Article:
154 Dickerson, 530 U.S. at 453 (Scalia, J., dissenting) (quoting Elstad,470 U.S. at 306-07).
155 See id (discussing the Court's refusal in Elstad to adopt the Fourth Amendment exclusionary
rule to a Miranda violation).
156 See Oregon v. Elstad, 470 U.S. 298, 318 (1985) (requiring that statements made by a suspect
responding to unwarned yet uncoercive questioning be suppressed, but allowing the admission of
subsequent statements made after the suspect has chosen to waive his Mirandarights).
157 See Edwards v. Arizona, 451 U.S. 477, 484-85 (1981) (holding that "an accused, such as
Edwards, having expressed his desire to deal with police only through counsel, is not subject to further
interrogation by authorities until counsel has been made available to him, unless the accused himself
initiates further communication, exchanges, or conversations with the police").
158 See Edwards, 451 U.S. at 484 (explaining that when the accused has invoked his right to have
counsel present during custodial interrogation, the accused's response to police-initiated interrogation
does not equate to a relinquishment of that right); see also Massiah v. United States, 377 U.S. 201, 20507 (1964) (holding that where the suspects invokes his right to consel, and then federal agents
deliberately elicit information from the suspect in the absence of counsel, the statements are
inadmissible at trial).
159 See Dickerson, 530 U.S. at 453 (Scalia, J., dissenting) (explaining that "the violation of
Mirandadoes not involve an 'actual infringement of the suspect's constitutional rights"' (citing Elstad,
470 U.S. at 308)).
160 See Minnick v. Mississippi 498 U.S. 146, 153 (1990) (indicating that the Supreme Court has
interpreted the holding in Edwards to mean that "authorities may not initiate questioning of the accused
in counsel's absence" and that statements made in the absence of counsel violate the Fifth Amendment);
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In State v. Harris,161 the Wisconsin Supreme Court distinguished
between violations of Miranda procedures and violations of the Edwards
bright-line rule.162 Although the interrogation that occurred in that case
could be described as being motivated by a threat to "public-safety," 63 the
court did not specifically discuss whether or not the "public-safety
exception" should be expanded to excuse the Edwards violation that
transpired there.164 Rather, the court concluded that the nature of the
Edwards rule required that the "public-safety exception" not be applied to
excuse Edwards violations.165
In Harris,the police initiated a conversation with a murder suspect who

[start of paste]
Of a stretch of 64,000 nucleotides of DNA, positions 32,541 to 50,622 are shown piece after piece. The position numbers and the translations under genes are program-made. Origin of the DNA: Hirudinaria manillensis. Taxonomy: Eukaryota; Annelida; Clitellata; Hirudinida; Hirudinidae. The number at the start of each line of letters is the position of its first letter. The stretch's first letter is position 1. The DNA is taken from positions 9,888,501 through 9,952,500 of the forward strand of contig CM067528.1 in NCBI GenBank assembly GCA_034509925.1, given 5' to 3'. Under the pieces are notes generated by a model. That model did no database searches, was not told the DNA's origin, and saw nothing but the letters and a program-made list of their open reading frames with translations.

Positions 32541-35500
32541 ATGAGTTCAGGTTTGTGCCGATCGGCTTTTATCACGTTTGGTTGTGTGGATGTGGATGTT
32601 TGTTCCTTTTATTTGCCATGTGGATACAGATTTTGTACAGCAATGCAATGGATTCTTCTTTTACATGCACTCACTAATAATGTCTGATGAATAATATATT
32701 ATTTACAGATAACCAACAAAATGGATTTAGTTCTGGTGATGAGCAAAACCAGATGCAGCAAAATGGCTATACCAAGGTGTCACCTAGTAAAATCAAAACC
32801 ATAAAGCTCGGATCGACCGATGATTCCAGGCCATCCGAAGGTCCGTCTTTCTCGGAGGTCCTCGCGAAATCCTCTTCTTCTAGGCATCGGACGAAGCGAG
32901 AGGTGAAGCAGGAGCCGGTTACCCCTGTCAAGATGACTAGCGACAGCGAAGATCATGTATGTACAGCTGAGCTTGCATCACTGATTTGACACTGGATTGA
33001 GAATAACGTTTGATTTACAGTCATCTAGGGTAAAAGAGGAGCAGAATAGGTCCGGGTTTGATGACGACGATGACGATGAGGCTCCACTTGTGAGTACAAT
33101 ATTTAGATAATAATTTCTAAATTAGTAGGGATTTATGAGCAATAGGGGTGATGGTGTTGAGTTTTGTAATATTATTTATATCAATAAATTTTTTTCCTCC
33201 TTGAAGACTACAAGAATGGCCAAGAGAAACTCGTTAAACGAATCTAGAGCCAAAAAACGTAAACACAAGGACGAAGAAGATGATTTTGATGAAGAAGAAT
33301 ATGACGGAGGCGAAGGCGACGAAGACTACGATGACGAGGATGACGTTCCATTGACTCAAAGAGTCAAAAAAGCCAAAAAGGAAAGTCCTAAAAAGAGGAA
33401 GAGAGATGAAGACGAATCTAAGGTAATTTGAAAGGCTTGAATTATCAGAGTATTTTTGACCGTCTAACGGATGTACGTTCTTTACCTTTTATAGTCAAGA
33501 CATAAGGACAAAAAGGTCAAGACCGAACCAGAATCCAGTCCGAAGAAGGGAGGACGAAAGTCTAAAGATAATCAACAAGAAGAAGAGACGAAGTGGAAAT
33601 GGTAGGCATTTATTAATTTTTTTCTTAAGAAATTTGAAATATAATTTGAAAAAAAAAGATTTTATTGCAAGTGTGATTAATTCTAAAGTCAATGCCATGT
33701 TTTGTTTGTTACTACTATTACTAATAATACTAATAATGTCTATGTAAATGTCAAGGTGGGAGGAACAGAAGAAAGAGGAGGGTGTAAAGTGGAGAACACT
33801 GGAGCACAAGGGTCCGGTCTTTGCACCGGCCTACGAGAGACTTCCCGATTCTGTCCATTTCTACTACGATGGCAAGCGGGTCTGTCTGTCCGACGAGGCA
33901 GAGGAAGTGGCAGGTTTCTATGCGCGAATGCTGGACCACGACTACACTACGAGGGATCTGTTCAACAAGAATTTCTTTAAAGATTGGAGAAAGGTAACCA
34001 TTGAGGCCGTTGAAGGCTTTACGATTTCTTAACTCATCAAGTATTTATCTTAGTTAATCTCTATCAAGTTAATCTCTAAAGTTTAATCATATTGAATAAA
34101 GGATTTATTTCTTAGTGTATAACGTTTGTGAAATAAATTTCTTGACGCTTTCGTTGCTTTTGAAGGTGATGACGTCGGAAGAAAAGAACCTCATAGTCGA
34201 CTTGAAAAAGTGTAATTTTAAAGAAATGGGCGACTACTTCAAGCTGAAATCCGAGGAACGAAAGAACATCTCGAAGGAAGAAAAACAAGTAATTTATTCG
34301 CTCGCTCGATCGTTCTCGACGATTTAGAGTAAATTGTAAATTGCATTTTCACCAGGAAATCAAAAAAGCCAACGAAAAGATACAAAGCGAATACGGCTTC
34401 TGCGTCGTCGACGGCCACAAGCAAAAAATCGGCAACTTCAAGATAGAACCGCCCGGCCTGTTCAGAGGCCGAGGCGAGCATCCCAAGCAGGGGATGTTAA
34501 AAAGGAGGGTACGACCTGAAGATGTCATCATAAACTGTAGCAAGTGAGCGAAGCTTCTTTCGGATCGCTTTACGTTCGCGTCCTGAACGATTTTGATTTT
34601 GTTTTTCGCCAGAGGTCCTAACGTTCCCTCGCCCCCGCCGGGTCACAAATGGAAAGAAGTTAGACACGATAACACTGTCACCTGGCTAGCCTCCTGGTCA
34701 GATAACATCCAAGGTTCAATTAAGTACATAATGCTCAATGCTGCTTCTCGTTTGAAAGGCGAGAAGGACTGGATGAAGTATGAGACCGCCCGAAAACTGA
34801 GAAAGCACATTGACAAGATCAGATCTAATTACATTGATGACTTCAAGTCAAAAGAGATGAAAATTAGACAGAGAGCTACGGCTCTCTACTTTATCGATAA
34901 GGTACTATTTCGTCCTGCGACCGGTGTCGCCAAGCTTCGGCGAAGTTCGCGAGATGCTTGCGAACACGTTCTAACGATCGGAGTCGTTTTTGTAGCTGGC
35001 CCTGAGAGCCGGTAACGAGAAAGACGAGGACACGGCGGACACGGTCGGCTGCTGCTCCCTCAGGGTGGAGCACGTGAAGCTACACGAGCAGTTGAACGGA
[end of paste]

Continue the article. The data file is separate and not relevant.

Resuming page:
they knew had invoked his right to an attorney.166 The police officers
claimed they merely wanted to speak with him in order to advise him of the
charges against him and to assess his demeanor for security purposes
because they would be extraditing him from Amarillo to Milwaukee on
public carriers.1 67 During that conversation, the police told the suspect that
they had arrested one of his associates back in Milwaukee and had charged
him with the same murder. The suspect responded that his associate "had
nothing to do with it."168 The suspect then indicated that he wanted to tell
the officers about the offense.1 69 The police gave the suspect his Miranda
warnings and the suspect indicated that he was willing to waive his right to
an attorney.170 He then made out a full confession, admitting to the killing
and telling the officers how and where he had disposed of the murder
State v. Harris, 544 N.W.2d 545, 553 (Wis. 1996) ("A violation of Edwards is a violation of the right to
counsel under the Fifth Amendment.").
161 544 N.W.2d 545 (Wis. 1996).
162 See id. at 553 (explaining that a crucial difference between Miranda and Edwards is that the
procedure under Miranda is that "warnings must be given prior to custodial interrogation[,]" whereas
the procedure required by Edwards "is that once a suspect invokes the right to counsel, all policeinitiated questioning must cease until counsel is present"); see also United States v. Downing, 665 F. 2d
404, 409 (1st Cir. 1981) (holding that any evidence obtained as a result of a violation of a suspect's
Fifth Amendment right to have counsel present during interrogation is inadmissible at trial); United
States ex rel. Hudson v. Cannon, 529 F.2d 890, 892 (7th Cir. 1976) (noting that a violation of the Fifth
Amendment right to counsel invokes the "fruit of the poisonous tree" exclusionary rule).
163 See Harris, 544 N.W.2d at 547 (stating that the officers' motivation behind the questioning was
to assess the suspect's demeanor for security reasons because they had to escort him on public carriers).
164 See id at 553 (basing the ruling on other grounds).
165 See id. (explaining that although one can violate Mirandaprocedures without violating the Fifth
Amendment, "a violation of Edwards is a violation of the right to counsel under the Fifth
Amendment").
166 See id at 547 (describing how the officers reviewed the police reports that indicated that Harris
had invoked his right to an attorney before they started questioning Harris).
167 See id.
168 Id.
169 See id.
170 See id